Sunday, August 14, 2022
Home Uncategorized The Fine Art of Millinery

The Fine Art of Millinery

Until I met Bec and Andrea from the Millinery Association, I was completely unaware Millinery existed. Looking at their beautiful display of Fascinators at The Sydney Royal Easter Show I was reminded of the things I have lost after too many proseccos at the races in my early twenties. Other than that, hats were merely a thing I used to keep my very pale face from burning in sunlight after 11am  – an often unsuccessful endeavour. But it turns out Hats and Fascinators are part of the intricate craft of Millinery. For Bec and Andrea, they are most commonly asked ‘do you make hats or fascinators?’ Well, they make both.

Milliners‘ make women’s hats. Women’s hats and the process of making them is called ‘Millinery‘, and a hat shop that sells them is known as ‘a Millinery‘. ‘Hatters’ make men’s hats. The process of making men’s hats is ‘hattery’, and a men’s hat shop is called ‘a Hattery.’

As of 2019, the Sydney Royal Easter Show, included a Millinery category in its Arts & Crafts competition schedule. Prizes are awarded in four classes: Spring Millinery, Winter Millinery, Themed Wearable Millinery and Student Millinery – although students are also eligible to enter all other categories. 

In 2021 the Easter Show showcased and celebrated 35 Milliners from all over Australia.

The Millinery process often involves creating the entire hat or fascinator structure through wire before even starting on the finer details. From there Milliners will work with a variety of different materials to craft its finish. From cotton, linen, silk, wool, fringe, ribbon, mesh, tulle, feathers, felt, fur, leather, straw and artificial flowers. The display at this years show covered a variety of themes; from rural celebrations and floral designs right through to avant-garde wearable art hats. Truly anything goes, perhaps this were the mad hatter got his ideas!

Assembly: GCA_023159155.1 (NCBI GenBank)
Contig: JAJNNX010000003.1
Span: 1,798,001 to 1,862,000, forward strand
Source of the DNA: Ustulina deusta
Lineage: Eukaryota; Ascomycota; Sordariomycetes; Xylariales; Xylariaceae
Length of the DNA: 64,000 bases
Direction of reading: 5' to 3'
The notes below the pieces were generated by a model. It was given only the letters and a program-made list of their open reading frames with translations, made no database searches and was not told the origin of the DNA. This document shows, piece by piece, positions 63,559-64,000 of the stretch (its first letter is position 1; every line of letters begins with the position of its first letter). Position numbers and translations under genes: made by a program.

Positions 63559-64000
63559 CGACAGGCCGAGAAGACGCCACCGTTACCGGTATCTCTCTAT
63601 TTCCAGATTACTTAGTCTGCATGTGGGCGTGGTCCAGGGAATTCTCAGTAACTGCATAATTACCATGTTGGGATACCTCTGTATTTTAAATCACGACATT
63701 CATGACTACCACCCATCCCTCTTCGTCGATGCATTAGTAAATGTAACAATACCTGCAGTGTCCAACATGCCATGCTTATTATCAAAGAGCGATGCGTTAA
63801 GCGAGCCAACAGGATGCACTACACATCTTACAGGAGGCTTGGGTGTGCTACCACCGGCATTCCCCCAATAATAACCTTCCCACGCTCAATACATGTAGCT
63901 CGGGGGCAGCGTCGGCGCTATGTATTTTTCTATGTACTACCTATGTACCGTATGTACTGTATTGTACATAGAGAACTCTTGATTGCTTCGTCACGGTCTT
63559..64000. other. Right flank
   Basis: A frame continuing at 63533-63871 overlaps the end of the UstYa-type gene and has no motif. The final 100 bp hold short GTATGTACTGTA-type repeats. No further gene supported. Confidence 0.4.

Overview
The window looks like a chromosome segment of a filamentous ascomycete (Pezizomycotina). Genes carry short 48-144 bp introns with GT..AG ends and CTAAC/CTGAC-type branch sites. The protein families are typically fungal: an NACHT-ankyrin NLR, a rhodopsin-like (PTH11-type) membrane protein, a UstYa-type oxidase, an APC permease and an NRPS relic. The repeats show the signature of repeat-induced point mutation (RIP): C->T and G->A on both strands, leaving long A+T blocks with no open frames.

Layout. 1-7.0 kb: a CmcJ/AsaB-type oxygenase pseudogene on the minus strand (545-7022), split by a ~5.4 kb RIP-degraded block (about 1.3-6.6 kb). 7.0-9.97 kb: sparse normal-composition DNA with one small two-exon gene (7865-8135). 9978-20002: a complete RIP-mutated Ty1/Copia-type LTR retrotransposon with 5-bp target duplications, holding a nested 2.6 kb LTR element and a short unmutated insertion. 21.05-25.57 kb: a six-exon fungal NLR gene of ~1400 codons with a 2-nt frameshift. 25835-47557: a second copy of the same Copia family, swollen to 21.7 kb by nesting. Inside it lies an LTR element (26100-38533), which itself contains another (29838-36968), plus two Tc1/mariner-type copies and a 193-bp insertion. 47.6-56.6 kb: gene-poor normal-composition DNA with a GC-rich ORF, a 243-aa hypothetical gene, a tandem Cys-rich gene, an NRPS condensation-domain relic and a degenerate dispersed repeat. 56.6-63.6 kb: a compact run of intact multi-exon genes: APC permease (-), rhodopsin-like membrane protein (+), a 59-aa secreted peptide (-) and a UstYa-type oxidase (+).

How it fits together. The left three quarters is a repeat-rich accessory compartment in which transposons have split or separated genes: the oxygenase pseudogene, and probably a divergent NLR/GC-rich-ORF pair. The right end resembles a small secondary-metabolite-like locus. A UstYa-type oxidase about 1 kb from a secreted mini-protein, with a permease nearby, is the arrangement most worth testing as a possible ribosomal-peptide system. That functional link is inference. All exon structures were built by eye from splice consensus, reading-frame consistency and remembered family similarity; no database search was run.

To become a milliner you usually have to complete a VET qualification but you can also become a milliner by completing a traineeship in Millinery and working with Master Milliners. There are plenty of courses to choose from with most moving online following covid-19 lockdowns in 2020. 

You can learn more about the art of Millinery from the Millinery Association of Australia

Check out my talk with Bec and Andrea here.

RELATED ARTICLES

LEAVE A REPLY

Please enter your comment!
Please enter your name here

Most Popular

Recent Comments